I knew I had to tell my children, as they’d find out from their friends eventually. I knew I needed to tell them quickly and in a way that made them feel safe.
I would keep it simple, tell them only the basic facts. Yes, there was a shooting at an elementary school. Yes, children died. Yes, it is very, very sad. No, they don’t need to worry about their own safety.
And so I did just that. I thought I was doing a good job until Tommy looked up at me with his big eyes and said very slowly, “why?”
It broke me.
Claire, in her typical reaction, immediately was more worried about me than anyone else. “It’s okay, mama” she kept saying as I tried to stop crying. I didn’t want to scare my kids. I repeated the lines that I knew from teacher training. “You are safe right now. This is very sad and we will do what we can to support the community that is hurting. You don’t need to look at the news right now. The adults are going to keep you safe.”
We talked for a bit and the boys wandered off, easily soothed by my words.
Claire stayed in the kitchen with me, first quietly, and then asking questions. How safe was her school, really? Yes, there are metal detectors and police officers, but what if someone came around the back part of the school, the part that’s exposed? What if someone had a gun, or what if there was a group of people with guns?
I tried to soothe her. We have so many people in our community trying to keep her and her brothers safe. “You don’t need to worry,” I said. “You are safe.”
She was silent.
She knew it was a lie.
When Sandy Hook happened, Claire was 3 and I was horrified, like everyone I knew. Those children, those families, those parents. But I also remember being relieved that I didn’t have to explain what had happened to Claire. I remember thinking my children wouldn’t have to face such an event ever again, because no one would let 20 children and 6 adults die like that ever again.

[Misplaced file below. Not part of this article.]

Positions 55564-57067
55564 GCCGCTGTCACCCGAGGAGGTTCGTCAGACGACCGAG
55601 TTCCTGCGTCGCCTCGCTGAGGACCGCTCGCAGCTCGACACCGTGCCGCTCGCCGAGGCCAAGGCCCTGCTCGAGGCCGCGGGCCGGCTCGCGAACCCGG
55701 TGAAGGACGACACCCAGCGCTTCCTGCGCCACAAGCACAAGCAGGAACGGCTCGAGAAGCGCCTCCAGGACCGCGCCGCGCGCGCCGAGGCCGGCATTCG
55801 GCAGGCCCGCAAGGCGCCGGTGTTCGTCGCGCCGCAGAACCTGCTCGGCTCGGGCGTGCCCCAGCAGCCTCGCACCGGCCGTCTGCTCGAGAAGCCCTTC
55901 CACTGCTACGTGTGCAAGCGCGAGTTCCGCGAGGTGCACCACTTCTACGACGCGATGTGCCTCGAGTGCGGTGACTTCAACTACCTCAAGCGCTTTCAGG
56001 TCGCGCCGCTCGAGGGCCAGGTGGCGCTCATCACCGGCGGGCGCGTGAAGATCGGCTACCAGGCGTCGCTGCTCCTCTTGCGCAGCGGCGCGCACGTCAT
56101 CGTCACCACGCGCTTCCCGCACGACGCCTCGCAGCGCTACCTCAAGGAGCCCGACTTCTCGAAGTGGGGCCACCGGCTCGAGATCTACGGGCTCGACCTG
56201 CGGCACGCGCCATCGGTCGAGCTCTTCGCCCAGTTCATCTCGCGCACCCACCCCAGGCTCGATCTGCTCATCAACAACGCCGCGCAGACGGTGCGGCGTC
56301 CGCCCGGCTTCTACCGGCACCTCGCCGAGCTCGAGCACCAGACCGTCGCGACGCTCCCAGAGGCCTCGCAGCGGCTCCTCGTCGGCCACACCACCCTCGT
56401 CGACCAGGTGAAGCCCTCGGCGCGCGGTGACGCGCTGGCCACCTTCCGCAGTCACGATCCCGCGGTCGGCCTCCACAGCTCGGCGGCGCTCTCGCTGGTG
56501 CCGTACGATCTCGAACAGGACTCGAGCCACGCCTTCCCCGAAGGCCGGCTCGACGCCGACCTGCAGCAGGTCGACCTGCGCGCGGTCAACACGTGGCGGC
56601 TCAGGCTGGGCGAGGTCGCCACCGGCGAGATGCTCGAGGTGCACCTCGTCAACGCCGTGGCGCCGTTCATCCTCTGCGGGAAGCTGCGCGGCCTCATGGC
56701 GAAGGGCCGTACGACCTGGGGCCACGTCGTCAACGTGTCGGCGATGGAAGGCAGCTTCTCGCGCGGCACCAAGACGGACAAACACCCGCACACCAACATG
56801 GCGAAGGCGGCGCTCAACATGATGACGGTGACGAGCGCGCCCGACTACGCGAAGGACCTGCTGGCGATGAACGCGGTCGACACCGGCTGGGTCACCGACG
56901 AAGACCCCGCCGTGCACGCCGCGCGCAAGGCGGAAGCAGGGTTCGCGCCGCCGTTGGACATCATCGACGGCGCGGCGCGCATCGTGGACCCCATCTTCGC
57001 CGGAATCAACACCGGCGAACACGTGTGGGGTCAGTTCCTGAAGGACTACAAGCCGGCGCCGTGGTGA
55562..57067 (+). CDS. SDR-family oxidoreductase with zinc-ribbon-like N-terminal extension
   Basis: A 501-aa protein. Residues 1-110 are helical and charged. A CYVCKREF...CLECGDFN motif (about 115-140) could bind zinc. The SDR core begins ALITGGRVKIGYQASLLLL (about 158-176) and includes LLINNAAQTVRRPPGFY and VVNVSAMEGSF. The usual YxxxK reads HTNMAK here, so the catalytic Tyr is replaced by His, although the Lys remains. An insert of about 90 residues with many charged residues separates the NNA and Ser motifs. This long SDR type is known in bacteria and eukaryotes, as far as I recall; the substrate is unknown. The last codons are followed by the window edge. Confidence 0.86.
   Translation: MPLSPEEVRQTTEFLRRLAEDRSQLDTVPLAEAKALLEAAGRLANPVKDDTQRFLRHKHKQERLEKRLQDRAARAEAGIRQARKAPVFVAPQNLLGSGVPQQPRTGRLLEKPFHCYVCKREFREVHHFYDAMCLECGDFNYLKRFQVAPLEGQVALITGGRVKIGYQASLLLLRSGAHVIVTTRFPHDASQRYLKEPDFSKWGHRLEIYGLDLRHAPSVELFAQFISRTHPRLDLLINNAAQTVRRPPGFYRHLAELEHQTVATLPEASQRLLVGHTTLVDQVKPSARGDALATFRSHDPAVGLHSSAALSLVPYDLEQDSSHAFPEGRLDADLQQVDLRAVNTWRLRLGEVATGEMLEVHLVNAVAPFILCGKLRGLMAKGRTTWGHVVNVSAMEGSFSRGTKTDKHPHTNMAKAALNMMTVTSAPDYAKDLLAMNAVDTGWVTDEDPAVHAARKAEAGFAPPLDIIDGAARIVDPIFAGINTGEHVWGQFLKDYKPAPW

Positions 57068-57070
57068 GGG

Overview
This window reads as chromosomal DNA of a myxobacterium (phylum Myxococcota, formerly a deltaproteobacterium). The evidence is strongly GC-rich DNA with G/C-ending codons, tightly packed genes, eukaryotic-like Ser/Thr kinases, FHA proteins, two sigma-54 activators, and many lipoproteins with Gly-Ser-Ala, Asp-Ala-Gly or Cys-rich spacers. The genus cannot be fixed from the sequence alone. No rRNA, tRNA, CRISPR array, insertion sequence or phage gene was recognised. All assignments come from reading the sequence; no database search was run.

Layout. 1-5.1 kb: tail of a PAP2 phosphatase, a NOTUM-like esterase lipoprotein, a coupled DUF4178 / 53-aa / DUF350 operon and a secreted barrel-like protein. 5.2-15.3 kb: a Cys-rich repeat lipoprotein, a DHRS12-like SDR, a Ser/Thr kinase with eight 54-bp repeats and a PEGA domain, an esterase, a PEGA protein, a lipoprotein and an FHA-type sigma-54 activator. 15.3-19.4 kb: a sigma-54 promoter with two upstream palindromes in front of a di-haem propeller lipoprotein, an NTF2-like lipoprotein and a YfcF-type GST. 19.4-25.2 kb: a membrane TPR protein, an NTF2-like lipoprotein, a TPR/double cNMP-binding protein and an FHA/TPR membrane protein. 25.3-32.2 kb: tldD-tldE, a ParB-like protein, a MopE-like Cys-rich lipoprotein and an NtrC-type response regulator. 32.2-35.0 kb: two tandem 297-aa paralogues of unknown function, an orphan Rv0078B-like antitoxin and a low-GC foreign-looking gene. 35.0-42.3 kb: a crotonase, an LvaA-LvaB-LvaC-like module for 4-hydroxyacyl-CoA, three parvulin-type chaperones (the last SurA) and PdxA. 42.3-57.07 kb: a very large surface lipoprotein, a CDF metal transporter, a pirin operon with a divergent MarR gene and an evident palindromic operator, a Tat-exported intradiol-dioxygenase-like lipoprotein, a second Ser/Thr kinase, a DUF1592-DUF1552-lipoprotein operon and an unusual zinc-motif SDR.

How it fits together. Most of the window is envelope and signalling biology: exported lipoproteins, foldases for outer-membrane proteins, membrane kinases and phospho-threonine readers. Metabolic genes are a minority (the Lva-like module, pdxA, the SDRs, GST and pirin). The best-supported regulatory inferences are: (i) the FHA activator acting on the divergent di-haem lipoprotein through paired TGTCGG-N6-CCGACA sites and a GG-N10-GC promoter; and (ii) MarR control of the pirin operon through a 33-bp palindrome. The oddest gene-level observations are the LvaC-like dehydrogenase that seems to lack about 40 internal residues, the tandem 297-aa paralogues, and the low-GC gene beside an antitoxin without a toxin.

Which was also a lie.
Claire and I talked about what can be done, and I explained a bit about the politics behind our lack of gun control. But I felt sick doing it. All I could think about were the families there, and their horror, and the grief that they feel right now and will feel for years and years.
“Why doesn’t Congress do something?” Claire asked, exasperated. I told her that some of the elected representatives had really tried. I told her about March for Our Lives and reminded her that even teenagers can try and make a difference. I moved into teacher mode – inform, empower, reassure. Claire hugged me a number of times. She kept looking at me, worried about my reaction, so I tried to keep my face even. “You’re safe,” I kept saying.
We both knew that it was a lie.
Later that evening, Austin had a baseball game. Chris was out of town, so I walked over to the field to watch him by myself. The night was cool, and the parents huddled together on the sideline, talking only in bits about the shooting. It was all any of us could handle, or at least it was all I could handle, to sit there and watch our boys play ball.
Across the field, I saw a couple I recognized. They were watching this game of 5th grade boys, and I saw them clasp hands. I knew them, as I’d taught one of their children many years ago.
I don’t know why they stopped to watch the game, not really. They certainly didn’t have any kids on the team, and they didn’t stay for more than half an inning. They just stood there, silently, and watched as the boys hit the ball and cheered for each other. I watched them clasp hands at one point.
If I had to guess, I think they were trying to remind each other of all that is still good in this world. I think they were trying to tell themselves that things were still okay, and that our kids are safe.
But it is a lie.